Here we go again. Business lobbying group, the Confederation for British Industry (CBI), has just released a survey that reveals “a stubborn shortage in the skills the UK needs to remain competitive and fuel long-term growth”.
According to the survey of 294 companies that employ 1.24 million workers, 39% are struggling to recruit workers with the advanced, technical STEM skills they need and 41% don’t see any prospect of the situation improving in the next three years.
As many as 55% think school leavers do not have the right work experience and attributes to set them up for success, such as self management, problem solving and attitude to work and believe there is “a need for school reform to produce people who are rounded and grounded, as well as stretched academically”.
Almost a third are dissatisfied with the basic literacy and numeracy of some school and college leavers and 31% think young people lack the required technical skills.
CBI director-general John Cridland says the country needs “to boost our skills base urgently before the UK loses more ground.”
The CBI is calling on the Government to implement the independent Richard Review into apprenticeships and to give employers control over qualification content and structure, while routing funding more directly to businesses, rather than spending the money through intermediaries.
“Firms are already investing in training but they cannot do it on their own,” Cridland argues. “We want to see the skills budget protected as far as possible, while focusing on business needs. That means routing funding more directly to firms. We can’t afford for funding to be badly targeted or sucked up by bureaucracy.”
To most businesses, what Cridland advocates sounds like common sense, so why did I start this article with the phrase “here we go again”? First off, I can’t help thinking there’s something strange in people of a certain age who have come up through the existing education system and carved out successful working careers, starting to complain about its shortcomings.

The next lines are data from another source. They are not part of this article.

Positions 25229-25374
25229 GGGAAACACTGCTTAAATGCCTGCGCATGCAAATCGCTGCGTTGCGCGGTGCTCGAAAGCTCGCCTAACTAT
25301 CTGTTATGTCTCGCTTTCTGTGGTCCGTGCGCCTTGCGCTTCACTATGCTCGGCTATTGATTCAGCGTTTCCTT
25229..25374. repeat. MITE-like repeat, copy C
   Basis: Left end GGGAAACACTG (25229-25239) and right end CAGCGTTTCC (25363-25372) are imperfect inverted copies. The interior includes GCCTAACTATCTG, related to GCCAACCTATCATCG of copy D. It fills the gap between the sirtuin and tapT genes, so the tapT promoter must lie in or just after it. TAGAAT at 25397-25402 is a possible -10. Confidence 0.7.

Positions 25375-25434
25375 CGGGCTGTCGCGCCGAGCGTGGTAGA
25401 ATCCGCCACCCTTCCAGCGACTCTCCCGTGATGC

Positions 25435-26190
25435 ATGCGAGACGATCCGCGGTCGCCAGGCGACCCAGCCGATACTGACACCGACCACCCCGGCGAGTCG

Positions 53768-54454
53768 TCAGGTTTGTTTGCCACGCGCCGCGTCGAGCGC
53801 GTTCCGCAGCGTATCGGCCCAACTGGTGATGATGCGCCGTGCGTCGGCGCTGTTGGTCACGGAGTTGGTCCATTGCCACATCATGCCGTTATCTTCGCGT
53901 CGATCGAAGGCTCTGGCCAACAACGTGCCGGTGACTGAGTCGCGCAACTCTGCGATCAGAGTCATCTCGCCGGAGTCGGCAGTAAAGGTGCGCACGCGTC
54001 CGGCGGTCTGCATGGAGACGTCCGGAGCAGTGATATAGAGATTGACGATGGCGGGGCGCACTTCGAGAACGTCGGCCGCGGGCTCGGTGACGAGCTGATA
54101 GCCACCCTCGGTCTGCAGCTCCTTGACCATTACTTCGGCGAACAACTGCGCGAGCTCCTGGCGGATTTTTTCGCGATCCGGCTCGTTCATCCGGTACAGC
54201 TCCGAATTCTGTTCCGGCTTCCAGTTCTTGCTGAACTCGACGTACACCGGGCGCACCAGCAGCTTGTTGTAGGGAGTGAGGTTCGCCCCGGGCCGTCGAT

I wonder how many of the people currently urging the government to let them have a say in how young people are educated and trained with public funds for the benefit of their businesses would have reacted if companies had sought to dictate their education process?
The more serious point is surely that businesses nowadays expect to have everything given to them on a plate with the lowest possible outlay on their behalf. We live in an era where business enjoys far more political, cultural and economic clout than it ever had before. The irony is that business seeks to have a wider say in how workers are educated at a time when it believes the best way to boost profits and competitiveness is to pay as little back as possible to the society that produces those employees.
Personally, I don’t think it’s the role of the government or the education system to force children to concentrate their studies in areas that are friendly to business. Besides, we’re constantly told today’s world of work is so fast moving and people need to keep adding to their skills so frequently that I can’t help wondering if any specific curriculum tailored to suit businesses today would be out of date by the time any child finished it and left school.
The fact is that business and industry has always had to train school leavers and university graduates to meet its needs. For many years, business and industry did so with no complaints because it accepted it had a responsibility to train its own workforce. It’s only recently that business has sought to push as much of that work back onto the state as possible or to try and get it to subsidise as much of that training as it can get away with.
We hear a lot about the dependency culture in terms of individuals, but we forget that it applies to businesses too. Why should any company expect the state to pay for the privilege of training its workers? I don’t doubt that 39% of businesses are struggling to recruit workers with the advanced, technical STEM skills they need, but maybe instead of waiting for the state to sort it out for them, they could think about recruiting people and training them in those skills themselves.
This was first published in June 2013